11/05/2007 08:00:00
Jill Perry
What are the ultimate limits to miniaturization? How small can machinery--with internal workings that move, turn, and vibrate--be produced? What is the smallest scale on which computers can be built? With uncanny and characteristic insight, these are questions that the legendary Caltech physicist Richard Feynman asked himself in the period leading up to a famous 1959 lecture, the first on a topic now called nanotechnology.
10/11/2007 07:00:00
elisabeth nadin
Children born with a rare genetic disorder that can lead to debilitating and irreversible brain injury may find protection with the aid of brain imaging and a modified diet.
10/01/2007 07:00:00
A team of California Institute of Technology researchers has found an unexpected link connecting schizophrenia and autism to the importance of covering your mouth whenever you sneeze.
09/21/2007 07:00:00
elisabeth nadin
NASA has given the go-ahead to restart an astrophysics mission that will provide a greater capability for using high-energy Xrays to detect black holes than any existing instrument has.
09/12/2007 07:00:00
Kathy Svitil
An unusual population of the darkest, most lightweight galaxies known has shed new light on a cosmic conundrum. Astronomers used the W. M. Keck Observatory in Hawaii to show that the recently uncovered dwarf galaxies each contain 99 percent of a mysterious type of matter known as dark matter. Dark matter has gravitational effects on ordinary atoms but does not produce any light. It accounts for the majority of the mass in the universe.
09/12/2007 07:00:00
Robert Tindol
A team of American and Canadian scientists has devised a new way to study Earth's past climate by analyzing the chemical composition of ancient marine fossils. The first published tests with the method further support the view that atmospheric CO2 has contributed to dramatic climate variations in the past, and strengthen projections that human CO2 emissions could cause global warming.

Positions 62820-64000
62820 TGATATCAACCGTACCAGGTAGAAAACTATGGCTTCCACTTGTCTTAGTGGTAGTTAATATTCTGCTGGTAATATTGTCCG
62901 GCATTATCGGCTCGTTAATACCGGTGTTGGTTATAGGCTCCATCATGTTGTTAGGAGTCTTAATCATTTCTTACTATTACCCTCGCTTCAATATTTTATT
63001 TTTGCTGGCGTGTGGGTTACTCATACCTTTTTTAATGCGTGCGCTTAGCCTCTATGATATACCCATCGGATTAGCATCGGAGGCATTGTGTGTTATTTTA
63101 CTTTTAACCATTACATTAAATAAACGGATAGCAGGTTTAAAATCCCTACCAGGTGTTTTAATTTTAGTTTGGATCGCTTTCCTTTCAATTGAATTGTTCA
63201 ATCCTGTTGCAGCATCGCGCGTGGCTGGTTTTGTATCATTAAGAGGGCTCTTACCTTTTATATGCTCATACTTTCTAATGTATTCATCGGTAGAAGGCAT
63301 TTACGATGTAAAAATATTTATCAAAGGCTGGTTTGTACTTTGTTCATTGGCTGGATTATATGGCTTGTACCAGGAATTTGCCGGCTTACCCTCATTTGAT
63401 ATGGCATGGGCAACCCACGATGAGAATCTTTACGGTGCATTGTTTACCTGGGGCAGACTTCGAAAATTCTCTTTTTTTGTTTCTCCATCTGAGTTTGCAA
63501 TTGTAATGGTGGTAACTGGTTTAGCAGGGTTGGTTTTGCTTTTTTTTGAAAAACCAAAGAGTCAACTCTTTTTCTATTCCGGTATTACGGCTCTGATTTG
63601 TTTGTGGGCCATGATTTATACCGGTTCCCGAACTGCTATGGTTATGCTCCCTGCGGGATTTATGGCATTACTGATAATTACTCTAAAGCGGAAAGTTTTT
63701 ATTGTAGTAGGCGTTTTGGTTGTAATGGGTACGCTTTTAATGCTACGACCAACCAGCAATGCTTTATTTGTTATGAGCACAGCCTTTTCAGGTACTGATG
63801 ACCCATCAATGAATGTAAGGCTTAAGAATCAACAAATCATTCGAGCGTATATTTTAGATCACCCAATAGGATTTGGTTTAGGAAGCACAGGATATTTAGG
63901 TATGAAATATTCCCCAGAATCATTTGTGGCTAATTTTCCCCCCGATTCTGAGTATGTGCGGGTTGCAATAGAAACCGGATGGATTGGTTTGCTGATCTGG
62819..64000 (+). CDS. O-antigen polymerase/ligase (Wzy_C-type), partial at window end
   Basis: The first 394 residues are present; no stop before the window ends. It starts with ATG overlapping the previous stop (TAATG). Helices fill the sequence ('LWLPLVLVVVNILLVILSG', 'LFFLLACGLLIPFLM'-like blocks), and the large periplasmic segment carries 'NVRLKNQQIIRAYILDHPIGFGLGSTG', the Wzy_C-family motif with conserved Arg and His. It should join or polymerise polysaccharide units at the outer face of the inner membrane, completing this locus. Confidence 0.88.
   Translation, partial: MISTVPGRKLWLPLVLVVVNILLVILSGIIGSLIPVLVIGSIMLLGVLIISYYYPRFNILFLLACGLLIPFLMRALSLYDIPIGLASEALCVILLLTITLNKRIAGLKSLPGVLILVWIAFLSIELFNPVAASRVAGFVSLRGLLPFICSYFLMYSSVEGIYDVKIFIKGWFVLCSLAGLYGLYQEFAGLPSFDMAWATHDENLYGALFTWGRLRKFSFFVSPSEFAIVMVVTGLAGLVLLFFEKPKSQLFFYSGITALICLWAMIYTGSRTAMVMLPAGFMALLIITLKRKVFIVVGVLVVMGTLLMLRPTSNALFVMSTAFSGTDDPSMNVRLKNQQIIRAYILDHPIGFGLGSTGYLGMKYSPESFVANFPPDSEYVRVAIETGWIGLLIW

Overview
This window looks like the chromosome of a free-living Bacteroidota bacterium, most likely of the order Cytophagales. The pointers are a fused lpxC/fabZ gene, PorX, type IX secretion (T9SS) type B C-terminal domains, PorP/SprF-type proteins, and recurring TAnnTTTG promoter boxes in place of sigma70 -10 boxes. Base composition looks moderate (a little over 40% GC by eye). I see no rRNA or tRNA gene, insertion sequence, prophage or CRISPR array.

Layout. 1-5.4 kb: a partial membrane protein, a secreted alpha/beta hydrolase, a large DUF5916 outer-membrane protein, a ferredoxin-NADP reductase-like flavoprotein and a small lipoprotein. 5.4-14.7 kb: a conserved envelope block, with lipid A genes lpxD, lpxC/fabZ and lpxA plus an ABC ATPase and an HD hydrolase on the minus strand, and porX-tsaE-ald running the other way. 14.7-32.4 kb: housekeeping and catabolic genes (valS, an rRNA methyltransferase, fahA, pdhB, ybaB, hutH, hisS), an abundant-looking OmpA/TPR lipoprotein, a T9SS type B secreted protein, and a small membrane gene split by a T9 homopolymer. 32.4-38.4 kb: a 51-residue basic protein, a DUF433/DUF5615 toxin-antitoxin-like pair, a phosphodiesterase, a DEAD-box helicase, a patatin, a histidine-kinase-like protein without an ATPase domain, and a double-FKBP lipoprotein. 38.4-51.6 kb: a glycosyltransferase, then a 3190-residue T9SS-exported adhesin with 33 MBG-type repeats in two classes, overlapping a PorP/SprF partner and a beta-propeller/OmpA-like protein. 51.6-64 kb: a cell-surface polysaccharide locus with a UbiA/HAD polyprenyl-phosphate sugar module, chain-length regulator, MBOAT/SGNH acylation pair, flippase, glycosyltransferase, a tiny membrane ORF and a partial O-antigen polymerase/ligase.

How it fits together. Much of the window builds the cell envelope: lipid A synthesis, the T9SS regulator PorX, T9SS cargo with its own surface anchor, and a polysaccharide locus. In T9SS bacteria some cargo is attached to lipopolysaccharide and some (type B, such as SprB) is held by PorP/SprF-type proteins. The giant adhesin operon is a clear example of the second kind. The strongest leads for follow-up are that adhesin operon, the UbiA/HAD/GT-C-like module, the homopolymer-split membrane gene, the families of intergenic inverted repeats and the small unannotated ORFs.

09/04/2007 07:00:00
Scott Kardel
Astronomers from the California Institute of Technology and the University of Cambridge have developed a new camera that produces much more detailed pictures of stars and nebulae than even the Hubble Space Telescope, and it does all this from here on Earth.
08/06/2007 07:00:00
Robert Tindol
An international team of astronomers has discovered the largest-radius and lowest-density exoplanet of all those whose mass and radius are known. It is a gas-giant planet about twice the size of Jupiter, and is likely to have a curved cometlike tail. It has been named TrES-4, to indicate that it is the fourth planet detected by the Trans-atlantic Exoplanet Survey (TrES) network of telescopes.
08/01/2007 07:00:00
Kathy Svitil
The stranglehold of nicotine addiction leads to more than four million smoking-related deaths each year. Scientists at the California Institute of Technology have now explained two roots of that addiction. The discoveries may offer new hope not just for smokers, but eventually also for sufferers of Parkinson's disease, a debilitating movement disorder that affects some 40 million people worldwide.
07/13/2007 07:00:00
Robert Tindol
A team of European and American astronomers has announced the discovery of the best evidence yet for the nature of the star systems that explode as type Ia supernovae. The team obtained a unique set of observations with the European Southern Observatory's Very Large Telescope and the Keck I 10-meter telescope in Hawaii.